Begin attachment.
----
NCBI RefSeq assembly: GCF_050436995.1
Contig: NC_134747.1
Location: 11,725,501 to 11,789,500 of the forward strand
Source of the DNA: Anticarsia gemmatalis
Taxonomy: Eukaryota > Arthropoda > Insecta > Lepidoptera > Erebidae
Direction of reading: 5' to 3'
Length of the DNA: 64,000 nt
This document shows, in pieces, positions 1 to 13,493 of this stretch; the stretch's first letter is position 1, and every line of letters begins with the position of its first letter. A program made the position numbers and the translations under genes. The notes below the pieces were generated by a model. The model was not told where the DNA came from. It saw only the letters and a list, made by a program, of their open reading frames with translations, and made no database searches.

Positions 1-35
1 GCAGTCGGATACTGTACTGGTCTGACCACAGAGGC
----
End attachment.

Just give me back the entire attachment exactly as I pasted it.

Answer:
NCBI RefSeq assembly: GCF_050436995.1
Contig: NC_134747.1
Location: 11,725,501 to 11,789,500 of the forward strand
Source of the DNA: Anticarsia gemmatalis
Taxonomy: Eukaryota > Arthropoda > Insecta > Lepidoptera > Erebidae
Direction of reading: 5' to 3'
Length of the DNA: 64,000 nt
This document shows, in pieces, positions 1 to 13,493 of this stretch; the stretch's first letter is position 1, and every line of letters begins with the position of its first letter. A program made the position numbers and the translations under genes. The notes below the pieces were generated by a model. The model was not told where the DNA came from. It saw only the letters and a list, made by a program, of their open reading frames with translations, and made no database searches.

Positions 1-35
1 GCAGTCGGATACTGTACTGGTCTGACCACAGAGGC